Keep Reading... Show less
Featured

Is God Reckless?

Exploring the controversy behind the popular worship song "Reckless Love"

2290
Is God Reckless?


First things first I do not agree with people getting so caught up in the specific theology of a song that they forget who they are singing the song to. I normally don't pay attention to negative things that people say about worship music, but the things that people were saying caught my attention. For example, that the song was not biblical and should not be sung in churches. Worship was created to glorify God, and not to argue over what kind of theology the artist used to write the song. I was not made aware of the controversy surrounding the popular song "Reckless Love" by Cory Asbury until about a week ago, but now that I am aware this is what I have concluded.The controversy surrounding the song is how the term reckless is used to describe God's love. This is the statement that Cory Asbury released after many people questioned his theology regarding his lyrics. I think that by trying to clarify what the song was saying he added to the confusion behind the controversy.This is what he had to say,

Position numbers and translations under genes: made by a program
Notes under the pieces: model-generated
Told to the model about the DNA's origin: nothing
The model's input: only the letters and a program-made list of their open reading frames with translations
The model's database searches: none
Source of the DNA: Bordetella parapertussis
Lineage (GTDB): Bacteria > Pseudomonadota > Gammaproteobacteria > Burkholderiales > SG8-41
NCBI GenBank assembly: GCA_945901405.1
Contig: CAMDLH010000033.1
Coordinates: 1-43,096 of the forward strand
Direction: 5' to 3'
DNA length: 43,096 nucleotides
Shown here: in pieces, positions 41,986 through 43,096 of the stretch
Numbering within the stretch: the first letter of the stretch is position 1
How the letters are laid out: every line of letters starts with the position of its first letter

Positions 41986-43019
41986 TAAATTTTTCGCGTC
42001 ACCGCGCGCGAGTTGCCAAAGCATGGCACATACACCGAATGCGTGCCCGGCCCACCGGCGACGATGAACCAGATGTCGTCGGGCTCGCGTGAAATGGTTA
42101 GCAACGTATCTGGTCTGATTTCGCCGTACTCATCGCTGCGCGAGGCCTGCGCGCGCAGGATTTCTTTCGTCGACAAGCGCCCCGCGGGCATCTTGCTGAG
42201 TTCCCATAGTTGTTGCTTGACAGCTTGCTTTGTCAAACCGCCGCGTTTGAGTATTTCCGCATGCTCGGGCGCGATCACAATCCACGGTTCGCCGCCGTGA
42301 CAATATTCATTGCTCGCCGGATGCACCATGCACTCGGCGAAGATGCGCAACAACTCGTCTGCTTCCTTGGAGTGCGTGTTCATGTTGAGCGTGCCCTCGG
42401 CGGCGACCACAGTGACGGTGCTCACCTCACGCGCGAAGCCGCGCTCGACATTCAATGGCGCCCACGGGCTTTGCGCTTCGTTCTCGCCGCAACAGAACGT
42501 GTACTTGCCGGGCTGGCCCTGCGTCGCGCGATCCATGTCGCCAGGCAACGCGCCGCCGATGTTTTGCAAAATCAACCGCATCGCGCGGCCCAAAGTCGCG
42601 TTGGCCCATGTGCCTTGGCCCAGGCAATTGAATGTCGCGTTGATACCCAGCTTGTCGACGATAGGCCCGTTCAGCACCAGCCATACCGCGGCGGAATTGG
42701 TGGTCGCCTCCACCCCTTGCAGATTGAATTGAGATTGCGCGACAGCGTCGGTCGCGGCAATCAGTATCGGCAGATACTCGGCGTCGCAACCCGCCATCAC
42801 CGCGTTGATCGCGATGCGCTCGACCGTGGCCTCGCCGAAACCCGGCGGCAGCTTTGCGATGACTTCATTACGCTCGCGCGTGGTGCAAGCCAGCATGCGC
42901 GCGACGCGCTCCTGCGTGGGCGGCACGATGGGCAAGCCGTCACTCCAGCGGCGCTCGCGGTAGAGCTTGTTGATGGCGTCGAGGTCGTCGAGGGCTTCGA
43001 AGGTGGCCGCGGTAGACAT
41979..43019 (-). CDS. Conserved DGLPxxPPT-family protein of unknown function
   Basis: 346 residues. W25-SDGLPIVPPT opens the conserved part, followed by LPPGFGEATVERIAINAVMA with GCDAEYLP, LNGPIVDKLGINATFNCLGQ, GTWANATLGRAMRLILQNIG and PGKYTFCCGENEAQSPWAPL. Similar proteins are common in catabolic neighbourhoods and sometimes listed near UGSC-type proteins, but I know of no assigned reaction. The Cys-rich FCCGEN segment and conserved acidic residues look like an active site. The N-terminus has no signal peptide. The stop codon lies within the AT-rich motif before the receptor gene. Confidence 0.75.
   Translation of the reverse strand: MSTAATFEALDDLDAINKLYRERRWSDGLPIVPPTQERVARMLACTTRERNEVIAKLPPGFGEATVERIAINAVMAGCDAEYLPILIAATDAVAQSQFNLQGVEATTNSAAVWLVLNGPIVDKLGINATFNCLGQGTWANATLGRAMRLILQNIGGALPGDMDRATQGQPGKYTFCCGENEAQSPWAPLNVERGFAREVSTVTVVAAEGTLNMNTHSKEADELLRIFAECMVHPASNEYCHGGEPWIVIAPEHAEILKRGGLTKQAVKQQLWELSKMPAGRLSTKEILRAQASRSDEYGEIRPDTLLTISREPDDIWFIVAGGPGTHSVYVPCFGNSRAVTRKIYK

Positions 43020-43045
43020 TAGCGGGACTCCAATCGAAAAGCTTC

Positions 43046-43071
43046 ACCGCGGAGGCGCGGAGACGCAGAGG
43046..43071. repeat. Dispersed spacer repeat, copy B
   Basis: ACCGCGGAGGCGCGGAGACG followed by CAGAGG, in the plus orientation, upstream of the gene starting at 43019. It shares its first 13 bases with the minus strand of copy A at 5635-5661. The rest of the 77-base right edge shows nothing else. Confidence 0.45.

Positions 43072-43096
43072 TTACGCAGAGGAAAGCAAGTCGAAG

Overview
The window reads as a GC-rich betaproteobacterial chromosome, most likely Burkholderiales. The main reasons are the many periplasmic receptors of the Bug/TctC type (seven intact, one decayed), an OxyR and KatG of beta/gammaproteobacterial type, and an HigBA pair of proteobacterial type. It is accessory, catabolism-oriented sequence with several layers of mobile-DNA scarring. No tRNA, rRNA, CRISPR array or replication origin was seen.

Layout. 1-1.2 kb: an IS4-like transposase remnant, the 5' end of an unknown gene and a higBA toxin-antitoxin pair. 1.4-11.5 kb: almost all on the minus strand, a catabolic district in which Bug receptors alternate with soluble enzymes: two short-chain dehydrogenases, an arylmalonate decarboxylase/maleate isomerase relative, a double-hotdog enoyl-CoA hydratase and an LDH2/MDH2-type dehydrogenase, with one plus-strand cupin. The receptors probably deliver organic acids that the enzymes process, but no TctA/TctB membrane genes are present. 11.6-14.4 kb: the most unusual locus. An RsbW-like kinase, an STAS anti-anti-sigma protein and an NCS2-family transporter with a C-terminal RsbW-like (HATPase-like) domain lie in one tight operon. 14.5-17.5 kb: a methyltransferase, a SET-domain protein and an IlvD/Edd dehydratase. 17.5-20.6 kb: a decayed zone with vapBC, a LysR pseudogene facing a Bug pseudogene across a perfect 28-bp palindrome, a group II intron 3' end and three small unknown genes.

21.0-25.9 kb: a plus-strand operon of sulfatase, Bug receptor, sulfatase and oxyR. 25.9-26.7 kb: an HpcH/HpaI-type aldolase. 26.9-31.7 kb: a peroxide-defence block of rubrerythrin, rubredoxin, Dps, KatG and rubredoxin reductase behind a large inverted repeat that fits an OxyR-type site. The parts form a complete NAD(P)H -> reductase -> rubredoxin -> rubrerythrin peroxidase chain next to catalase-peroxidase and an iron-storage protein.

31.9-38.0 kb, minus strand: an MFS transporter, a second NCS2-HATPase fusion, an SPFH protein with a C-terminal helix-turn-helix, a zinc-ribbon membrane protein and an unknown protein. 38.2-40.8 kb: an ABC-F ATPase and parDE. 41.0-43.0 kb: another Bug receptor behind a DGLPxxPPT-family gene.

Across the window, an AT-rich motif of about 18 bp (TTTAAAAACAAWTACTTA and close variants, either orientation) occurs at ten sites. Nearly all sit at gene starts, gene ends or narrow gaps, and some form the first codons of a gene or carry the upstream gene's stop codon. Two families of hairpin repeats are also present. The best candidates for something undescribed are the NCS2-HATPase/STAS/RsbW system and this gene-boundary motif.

"Many have asked me for clarity on the phrase, "reckless love". Many have wondered why I'd use a "negative" word to describe God. I've taken some time to write out my thoughts here. I hope it brings answers to your questions. But more than that, I hope it brings you into an encounter with the wildness of His love.When I use the phrase, "the reckless love of God", I'm not saying that God Himself is reckless. I am, however, saying that the way He loves, is in many regards, quite so. What I mean is this: He is utterly unconcerned with the consequences of His actions with regards to His own safety, comfort, and well-being. His love isn't crafty or slick. It's not cunning or shrewd. In fact, all things considered, it's quite childlike, and might I even suggest, sometimes downright ridiculous. His love bankrupted heaven for you. His love doesn't consider Himself first. His love isn't selfish or self-serving. He doesn't wonder what He'll gain or lose by putting Himself out there. He simply gives Himself away on the off-chance that one of us might look back at Him and offer ourselves in return.His love leaves the ninety-nine to find the one every time."